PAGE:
Camping at Echo Park in Dinosaur National Monument

When we told friends that we were spending our wedding anniversary camping at Dinosaur National Monument in Northwest Colorado, most of them looked at us in confusion. After all, a monument is just a rock in the ground erected in memory of a person or historical event, right? Yes, but a National Monument is so much more.

Camping at Echo Park in Dinosaur National Monument. Looking down at the road to Echo Park Campground. HeidiTown.com

See that winding road? That’s the road to Echo Park Campground.

A National Monument is a federally protected area that is similar to a National Park. Colorado has eight National Monuments and so far we’ve visited five.

Located in both Utah and Colorado and best known for its dinosaur bones and petroglyphs, we did not visit Dinosaur National Monument to see dinos, although we did hope to catch site of a pterodactyl flying over our campsite. Kidding, of course, although Echo Park did have a sort of Jurassic Park type of feel.

Camping at Echo Park in Dinosaur National Park. Lizard photo. HeidiTown.com

Okay, so it’s not exactly a dinosaur, but he’s prehistoric, right? I don’t actually know, so if you do, please enlighten me!

This camping trip was inspired by two books that Ryan and I listened to on Audible earlier this year: Beyond the 100th Meridian by Wallace Stegner (1954) and The Emerald Mile by Kevin Fedarko (2014). While different, these two books both highlight the exploration of the Colorado River by John Wesley Powell, an expedition that brought him through the area that is now Dinosaur National Monument.

Camping at Echo Park at Dinosaur National Monument. The books that inspired our trip. HeidiTown.com

Standing at the confluence of the Yampa River and Green River. This is why we came here!

We hadn’t camped in years, but decided that because of the remoteness of this park, we’d dust off the camping gear and reacquaint our old dog (Xena) with tent living. Dogs are allowed in National Monument campgrounds, but not on all trails – please follow the rules.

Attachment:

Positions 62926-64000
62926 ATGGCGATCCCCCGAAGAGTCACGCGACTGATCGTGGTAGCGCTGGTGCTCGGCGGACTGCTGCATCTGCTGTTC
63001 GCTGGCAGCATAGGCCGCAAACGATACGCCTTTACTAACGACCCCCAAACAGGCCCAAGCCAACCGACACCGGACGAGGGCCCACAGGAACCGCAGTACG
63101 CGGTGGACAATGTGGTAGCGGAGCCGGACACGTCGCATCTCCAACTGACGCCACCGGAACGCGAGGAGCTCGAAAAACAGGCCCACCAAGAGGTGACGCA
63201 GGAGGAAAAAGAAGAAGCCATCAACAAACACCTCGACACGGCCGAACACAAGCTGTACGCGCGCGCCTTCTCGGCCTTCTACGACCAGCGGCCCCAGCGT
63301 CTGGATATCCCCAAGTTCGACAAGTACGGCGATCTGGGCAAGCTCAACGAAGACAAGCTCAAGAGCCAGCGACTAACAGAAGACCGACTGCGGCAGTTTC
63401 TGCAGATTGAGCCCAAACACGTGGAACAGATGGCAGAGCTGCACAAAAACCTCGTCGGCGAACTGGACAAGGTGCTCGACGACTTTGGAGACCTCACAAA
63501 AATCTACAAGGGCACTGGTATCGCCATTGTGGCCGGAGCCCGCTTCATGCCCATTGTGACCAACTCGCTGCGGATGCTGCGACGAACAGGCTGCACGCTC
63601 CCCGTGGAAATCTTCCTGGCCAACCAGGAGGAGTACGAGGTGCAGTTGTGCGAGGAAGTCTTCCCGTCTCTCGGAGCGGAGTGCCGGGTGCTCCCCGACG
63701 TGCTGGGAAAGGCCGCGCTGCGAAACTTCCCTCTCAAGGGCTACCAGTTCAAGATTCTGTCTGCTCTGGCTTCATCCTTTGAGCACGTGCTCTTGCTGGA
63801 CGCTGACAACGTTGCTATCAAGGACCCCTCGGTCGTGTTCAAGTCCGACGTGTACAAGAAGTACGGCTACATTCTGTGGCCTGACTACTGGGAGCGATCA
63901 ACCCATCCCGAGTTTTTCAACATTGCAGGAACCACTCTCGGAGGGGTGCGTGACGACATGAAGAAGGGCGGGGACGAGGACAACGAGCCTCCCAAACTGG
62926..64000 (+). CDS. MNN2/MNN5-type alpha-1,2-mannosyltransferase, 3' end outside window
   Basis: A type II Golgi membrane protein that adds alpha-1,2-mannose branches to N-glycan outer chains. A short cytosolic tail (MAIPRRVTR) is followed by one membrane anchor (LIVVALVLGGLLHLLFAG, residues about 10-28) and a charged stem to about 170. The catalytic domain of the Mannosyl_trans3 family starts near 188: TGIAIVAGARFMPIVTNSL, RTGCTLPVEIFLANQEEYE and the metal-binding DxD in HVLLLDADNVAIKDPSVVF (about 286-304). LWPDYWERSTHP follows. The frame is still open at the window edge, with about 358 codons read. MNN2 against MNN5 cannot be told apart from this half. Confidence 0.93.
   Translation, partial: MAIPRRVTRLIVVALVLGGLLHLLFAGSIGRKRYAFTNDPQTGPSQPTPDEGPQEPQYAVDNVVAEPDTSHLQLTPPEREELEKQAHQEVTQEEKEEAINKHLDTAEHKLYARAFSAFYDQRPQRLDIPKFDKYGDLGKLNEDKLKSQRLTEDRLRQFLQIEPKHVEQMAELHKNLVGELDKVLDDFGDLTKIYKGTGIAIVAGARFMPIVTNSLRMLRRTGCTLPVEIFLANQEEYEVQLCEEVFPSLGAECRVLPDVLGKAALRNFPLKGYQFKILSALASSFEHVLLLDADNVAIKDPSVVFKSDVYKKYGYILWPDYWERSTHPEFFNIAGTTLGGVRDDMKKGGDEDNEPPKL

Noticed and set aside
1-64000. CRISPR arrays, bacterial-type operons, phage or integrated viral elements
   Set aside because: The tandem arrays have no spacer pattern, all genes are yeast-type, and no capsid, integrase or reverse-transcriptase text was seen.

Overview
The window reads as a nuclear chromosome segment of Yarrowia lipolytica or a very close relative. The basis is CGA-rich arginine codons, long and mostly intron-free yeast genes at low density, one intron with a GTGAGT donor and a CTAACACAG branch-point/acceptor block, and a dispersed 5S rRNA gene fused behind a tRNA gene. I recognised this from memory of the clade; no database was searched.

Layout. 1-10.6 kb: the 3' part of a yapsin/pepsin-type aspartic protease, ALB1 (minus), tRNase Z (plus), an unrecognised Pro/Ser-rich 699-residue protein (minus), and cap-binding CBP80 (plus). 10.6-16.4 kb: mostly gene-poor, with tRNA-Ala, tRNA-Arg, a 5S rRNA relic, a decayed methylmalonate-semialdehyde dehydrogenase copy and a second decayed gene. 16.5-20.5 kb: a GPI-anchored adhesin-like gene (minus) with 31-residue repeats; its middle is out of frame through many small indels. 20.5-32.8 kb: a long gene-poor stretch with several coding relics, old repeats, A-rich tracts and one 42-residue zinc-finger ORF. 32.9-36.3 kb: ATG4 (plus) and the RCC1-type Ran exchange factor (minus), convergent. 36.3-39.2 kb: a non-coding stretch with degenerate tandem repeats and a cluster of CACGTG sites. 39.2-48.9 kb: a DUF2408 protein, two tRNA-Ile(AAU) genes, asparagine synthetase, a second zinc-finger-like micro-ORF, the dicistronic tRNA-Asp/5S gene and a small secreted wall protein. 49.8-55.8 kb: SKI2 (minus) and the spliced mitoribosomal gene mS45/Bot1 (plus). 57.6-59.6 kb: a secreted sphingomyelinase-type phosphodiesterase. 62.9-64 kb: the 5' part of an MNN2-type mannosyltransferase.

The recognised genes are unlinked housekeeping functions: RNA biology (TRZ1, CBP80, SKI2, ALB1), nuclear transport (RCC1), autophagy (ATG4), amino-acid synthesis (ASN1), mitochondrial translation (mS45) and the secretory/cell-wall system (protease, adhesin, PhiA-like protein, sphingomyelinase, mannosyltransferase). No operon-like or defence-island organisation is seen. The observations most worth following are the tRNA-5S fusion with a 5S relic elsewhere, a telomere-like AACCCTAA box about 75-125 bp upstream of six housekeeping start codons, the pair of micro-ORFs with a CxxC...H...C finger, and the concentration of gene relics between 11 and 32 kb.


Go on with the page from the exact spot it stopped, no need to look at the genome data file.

Camping at Echo Park in Dinosaur National Park with the dog. HeidiTown.com

Xena loved this shade tree and spent a lot of time laying in the soft grass beneath it’s sun-shielding branches.

We arrived at the Canyon Visitors Center, on the Colorado side of the park, around 4 PM. After chatting with the friendly ranger, we headed over to the Loaf & Jug in Dinosaur (about 3 minutes from the Visitors Center) for firewood. Echo Park Campground doesn’t always have campfire wood available so it’s best to bring your own.

The drive into Echo Park Campground from Canyon Visitors Center is about an hour, although GoogleMaps had put it at two; it’s 30 minutes to the turn off and 30 minutes down a rutted road that winds through some spectacular scenery constantly switching between scenic overlooks and lush grottos. A 4-wheel drive vehicle is recommended by the park service and please note that a severe rain storm will cause this road to become impassable.

Camping at Echo Park in Dinosaur National Monument. Exploring the Chew Ranch. HeidiTown.com

The Chew Ranch is located on the rough road to Echo Park Campground. it’s worth stopping and checking out.

Echo Park is a riverside meadow filled with cottonwoods and surrounded by soaring rock walls. To say that it is awe-inspiring would be an understatement – anyone who has visited will tell you that it’s enchanted.

This site is at the confluence of the Yampa River and Green River and it’s where John Wesley Powell’s Expedition stopped for a few days during June in 1869.

The campground has 17 tent sites and when we arrived early Thursday evening, all the treed sites where taken so we settled for a site with little wind protection, but an incredible view.

Camping at Echo Park in Dinosour National Park, HeidiTown.com

The view from our campsite. I’m literally standing at our picnic table.

There are vault toilet facilities at the campground and water, although I’d still advise packing your own water. The sites are $10 per night and all but the four walk-in sites have fire pits.  Group sites are also available, but must be reserved in advance.

We enjoyed a peaceful, albeit windy camping trip at Echo Park. The wind came up around noon on our second day and we escape it by heading out on a short canyon walk where we were protected from the tempest that nearly broke our tent poles.

Camping at Echo Park in Dinosaur National Monument. Saving the tent. HeidiTown.com

Working to save our tent poles from being broke in half from the wind!

We were happy to learn that we had retained our camping skills and whipped up some delicious meals including a sausage tin foil dinner and hot roast beef and provolone sandwiches. Tin foil is a camp chef’s best friend.

Camping at Echo Park in Dinosaur National Monument. The dog can smell the sausage. HeidiTown.com

She can smell the sausage!

Camping at Echo Park in Dinosaur National Park. Tin foil dinner of sausage and potatoes. HeidiTown.com

The dog was in her element. She has always wished that we permanently lived in a tent.

Camping at Echo Park in Dinosaur National Monument. A very happy German Shepherd. HeidiTown.com

A very happy German Shepherd.

I’ll share more about this trip in upcoming posts, including a post about hiking in Dinosaur National Monument and exploring the Utah side of the park – that’s where they keep the dinosaurs.

Visit Dinosaur National Monument online:  www.nps.gov/dino/index.htm

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